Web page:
The eye's lens is a transparent structure that focuses images on the light-sensitive retina. Cataracts are cloudy areas in the lens. They occur when certain proteins in the lens form abnormal clumps. These clumps gradually get larger and interfere with vision. They distort or block the passage of light through the lens. "Cataract" means "huge waterfall" or "enormous downpour," which is how some people describe their clouded sight, like trying to look through a waterfall.
In many cases, cataracts are age-related. They first appear in the 40s or 50s, but may not affect vision until after age 60. In other cases, cataracts may be caused by eye trauma, long-term diabetes, corticosteroid medications, or radiation treatments. In infants, cataracts can be present since birth (congenital) or can occur as a result of an infection that happened during pregnancy, especially toxoplasmosis, cytomegalovirus, syphilis, rubella, or herpes simplex. In infants and young children, cataracts also can be one symptom of a disease that affects how the body processes carbohydrates, amino acids, calcium or copper.
Cataracts are the world's leading cause of blindness, accounting for about 42% of all cases of blindness. In the United States, most cataracts are age-related and affect more than half of all Americans older than 65 to some degree. Although the exact cause of age-related cataracts is unknown, some scientists suspect chemical changes affecting eye proteins called a-crystallins. Current research suggests that a-crystallins prevent the abnormal clumping of other types of proteins into cataracts. What causes cataracts is the subject of active research. Prolonged exposure to bright sunlight and smoking have been identified as factors.
Cataracts typically do not cause any symptoms until they have grown large enough to interfere significantly with vision. Once symptoms of cataracts develop, they can include:
Cloudy or blurry vision
Double vision (diplopia)
Colors appear faded
Seeing halos around lights
Increased sensitivity to glare
Your doctor will suspect cataracts based on your age, medical history, and symptoms. Your doctor can diagnose cataracts by widening (dilating) your pupil with medication and examining your eye. You also will have a visual acuity test, which uses an eye chart to check the effect of the cataract on your vision.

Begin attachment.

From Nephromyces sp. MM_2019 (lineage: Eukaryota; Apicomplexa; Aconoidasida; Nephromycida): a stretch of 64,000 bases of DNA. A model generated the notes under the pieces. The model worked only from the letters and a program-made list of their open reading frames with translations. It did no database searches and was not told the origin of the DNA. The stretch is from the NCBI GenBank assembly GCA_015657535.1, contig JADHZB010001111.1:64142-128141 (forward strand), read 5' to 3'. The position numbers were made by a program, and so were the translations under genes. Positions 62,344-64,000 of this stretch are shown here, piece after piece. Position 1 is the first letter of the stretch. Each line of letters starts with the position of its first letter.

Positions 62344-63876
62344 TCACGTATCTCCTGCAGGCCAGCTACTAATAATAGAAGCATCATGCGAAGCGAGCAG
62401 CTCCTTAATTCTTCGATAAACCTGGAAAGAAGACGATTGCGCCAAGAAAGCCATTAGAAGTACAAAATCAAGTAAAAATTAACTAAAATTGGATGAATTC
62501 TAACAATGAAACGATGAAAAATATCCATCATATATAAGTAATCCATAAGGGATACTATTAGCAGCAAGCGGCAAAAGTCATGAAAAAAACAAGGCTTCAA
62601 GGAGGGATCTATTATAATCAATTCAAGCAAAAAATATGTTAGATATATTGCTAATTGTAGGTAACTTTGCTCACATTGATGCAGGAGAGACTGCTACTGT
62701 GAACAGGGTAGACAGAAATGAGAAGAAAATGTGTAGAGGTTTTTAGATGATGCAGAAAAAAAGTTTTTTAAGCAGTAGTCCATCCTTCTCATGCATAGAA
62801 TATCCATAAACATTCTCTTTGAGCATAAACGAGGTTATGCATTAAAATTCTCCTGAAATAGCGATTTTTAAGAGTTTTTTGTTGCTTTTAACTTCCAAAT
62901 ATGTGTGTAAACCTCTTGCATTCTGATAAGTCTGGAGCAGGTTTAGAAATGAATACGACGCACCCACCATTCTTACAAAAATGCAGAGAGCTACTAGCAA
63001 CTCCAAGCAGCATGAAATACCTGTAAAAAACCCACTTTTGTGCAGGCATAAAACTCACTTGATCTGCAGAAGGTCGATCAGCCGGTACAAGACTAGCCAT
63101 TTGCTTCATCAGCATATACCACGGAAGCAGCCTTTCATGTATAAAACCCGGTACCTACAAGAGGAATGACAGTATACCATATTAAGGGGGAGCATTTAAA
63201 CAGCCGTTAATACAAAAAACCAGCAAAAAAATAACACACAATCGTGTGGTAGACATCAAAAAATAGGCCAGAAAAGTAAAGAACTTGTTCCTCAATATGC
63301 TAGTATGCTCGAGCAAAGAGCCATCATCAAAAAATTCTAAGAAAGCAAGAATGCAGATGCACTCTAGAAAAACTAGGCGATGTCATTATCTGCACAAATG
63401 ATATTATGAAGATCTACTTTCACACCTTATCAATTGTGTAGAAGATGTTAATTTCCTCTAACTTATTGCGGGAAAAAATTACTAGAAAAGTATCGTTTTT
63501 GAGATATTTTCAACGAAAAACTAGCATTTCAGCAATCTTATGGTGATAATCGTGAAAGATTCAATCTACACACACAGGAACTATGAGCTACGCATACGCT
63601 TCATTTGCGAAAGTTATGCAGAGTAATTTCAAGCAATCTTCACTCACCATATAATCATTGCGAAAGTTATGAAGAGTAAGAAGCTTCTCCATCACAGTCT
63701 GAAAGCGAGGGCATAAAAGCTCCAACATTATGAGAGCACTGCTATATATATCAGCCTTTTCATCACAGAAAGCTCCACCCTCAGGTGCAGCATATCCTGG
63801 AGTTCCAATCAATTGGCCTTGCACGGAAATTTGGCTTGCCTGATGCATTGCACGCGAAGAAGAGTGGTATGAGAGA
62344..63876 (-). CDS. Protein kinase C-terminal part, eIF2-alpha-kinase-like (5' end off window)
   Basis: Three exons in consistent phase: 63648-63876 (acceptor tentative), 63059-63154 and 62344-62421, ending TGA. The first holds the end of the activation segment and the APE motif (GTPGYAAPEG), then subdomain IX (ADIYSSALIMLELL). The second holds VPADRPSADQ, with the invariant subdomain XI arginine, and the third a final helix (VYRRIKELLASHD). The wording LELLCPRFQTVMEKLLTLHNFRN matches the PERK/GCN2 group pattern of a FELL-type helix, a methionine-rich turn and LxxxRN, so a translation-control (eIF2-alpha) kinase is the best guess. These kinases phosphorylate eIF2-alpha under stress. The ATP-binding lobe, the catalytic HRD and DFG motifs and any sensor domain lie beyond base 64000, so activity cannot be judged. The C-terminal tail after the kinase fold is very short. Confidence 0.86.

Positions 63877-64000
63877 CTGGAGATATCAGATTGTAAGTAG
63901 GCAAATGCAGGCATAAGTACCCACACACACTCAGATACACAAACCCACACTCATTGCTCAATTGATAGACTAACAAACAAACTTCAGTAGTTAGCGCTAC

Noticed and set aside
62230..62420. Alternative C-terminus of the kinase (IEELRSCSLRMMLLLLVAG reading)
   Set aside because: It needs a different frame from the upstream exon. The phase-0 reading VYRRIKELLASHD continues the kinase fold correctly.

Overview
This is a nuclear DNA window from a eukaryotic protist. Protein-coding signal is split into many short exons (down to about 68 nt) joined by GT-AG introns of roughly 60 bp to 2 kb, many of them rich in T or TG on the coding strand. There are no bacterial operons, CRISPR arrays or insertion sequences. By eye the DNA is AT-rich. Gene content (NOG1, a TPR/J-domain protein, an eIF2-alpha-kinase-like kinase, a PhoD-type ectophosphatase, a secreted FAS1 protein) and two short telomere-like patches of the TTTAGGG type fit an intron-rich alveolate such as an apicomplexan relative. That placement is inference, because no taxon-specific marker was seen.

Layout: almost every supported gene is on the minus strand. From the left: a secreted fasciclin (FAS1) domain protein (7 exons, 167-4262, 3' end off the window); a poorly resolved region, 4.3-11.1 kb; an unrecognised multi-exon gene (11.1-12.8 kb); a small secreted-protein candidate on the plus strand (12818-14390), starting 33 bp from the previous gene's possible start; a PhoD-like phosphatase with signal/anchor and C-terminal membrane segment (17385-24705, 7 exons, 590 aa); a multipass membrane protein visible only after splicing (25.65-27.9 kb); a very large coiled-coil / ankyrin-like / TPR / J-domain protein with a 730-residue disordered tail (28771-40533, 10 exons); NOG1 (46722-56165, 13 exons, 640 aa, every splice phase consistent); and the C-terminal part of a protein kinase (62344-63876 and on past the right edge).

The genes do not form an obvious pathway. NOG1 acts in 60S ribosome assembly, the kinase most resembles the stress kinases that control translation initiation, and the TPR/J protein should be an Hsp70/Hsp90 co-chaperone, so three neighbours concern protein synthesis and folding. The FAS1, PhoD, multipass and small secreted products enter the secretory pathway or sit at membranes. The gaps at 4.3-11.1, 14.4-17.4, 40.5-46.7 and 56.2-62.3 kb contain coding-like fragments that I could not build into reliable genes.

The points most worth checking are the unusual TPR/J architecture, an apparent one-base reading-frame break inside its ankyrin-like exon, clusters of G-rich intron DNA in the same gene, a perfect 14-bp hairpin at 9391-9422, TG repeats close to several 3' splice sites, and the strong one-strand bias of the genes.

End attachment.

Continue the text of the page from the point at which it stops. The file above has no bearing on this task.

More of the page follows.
Cataracts are long-term problems. In most patients, vision gets worse over time.
In general, there is no way to prevent age-related cataracts. However, people with diabetes may decrease their risk of developing cataracts by controlling their blood sugar. To help prevent infection-related cataracts in a fetus, women should check with their doctors about the need for rubella immunizations before becoming pregnant. Pregnant women should see a health care professional regularly for prenatal care.
Although some people with cataracts can improve their vision by using eyeglasses, magnifying lenses, or stronger lighting, the only way to cure cataracts is with surgery. When you consider whether to have surgery, you'll need to weigh how bad your vision is against the small risk of surgery.
Cataract surgery involves removing the clouded lens and then either replacing it with a plastic lens inserted in the eye during surgery or wearing a contact lens or special cataract glasses.
Current surgical options are:
Extracapsular cataract extraction — Either most of the cataract is removed manually or sound waves are used to break the clouded lens into tiny pieces, which are then vacuumed out. The lens capsule surrounding the lens is left intact.
Intracapsular cataract extraction — Both the lens and the lens capsule are removed.
After the lens is removed, it is replaced by one of three options:
An intraocular lens — A plastic lens placed in the eye during cataract surgery. Currently, almost all cataract patients have intraocular lenses placed at the time of surgery. Since a new lens will be placed in the eye and since the power of the new lens can be chosen by the doctor in consultation with the patient, a patient may choose to change their glasses prescription. Thus a near-sighted or far-sighted person could choose to have perfectly focused vision at distance without glasses. Work is being done on bifocal intraocular lenses as well but they are in a development phase and not for everyone.
A contact lens
Special cataract glasses with very powerful magnification
Call your doctor whenever you have trouble seeing clearly. If you are older than 40, schedule an eye exam with your doctor every two years, even if you have not noticed any change in your vision.
For a person with healthy eyes, vision is clear.
For a person with cataracts, vision is blurred. The glare of sunlight further disrupts vision.
Cataract surgery improves the vision of 95% of patients who have it. In patients who have intraocular lens replacements, 90% have 20/40 vision or better. In some people who have had extracapsular surgery, part of the lens capsule eventually becomes cloudy, causing a condition called an after-cataract. This can be corrected with laser surgery.
National Eye Institute
2020 Vision Place
Bethesda, MD 20892-3655
Phone: (301) 496-5248
American Academy of Ophthalmology
P.O. Box 7424
San Francisco, CA 94120
Phone: (415) 561-8500
Fax: (415) 561-8533
Dislocated Lens, Optic Nerve Swelling (Papilledema)
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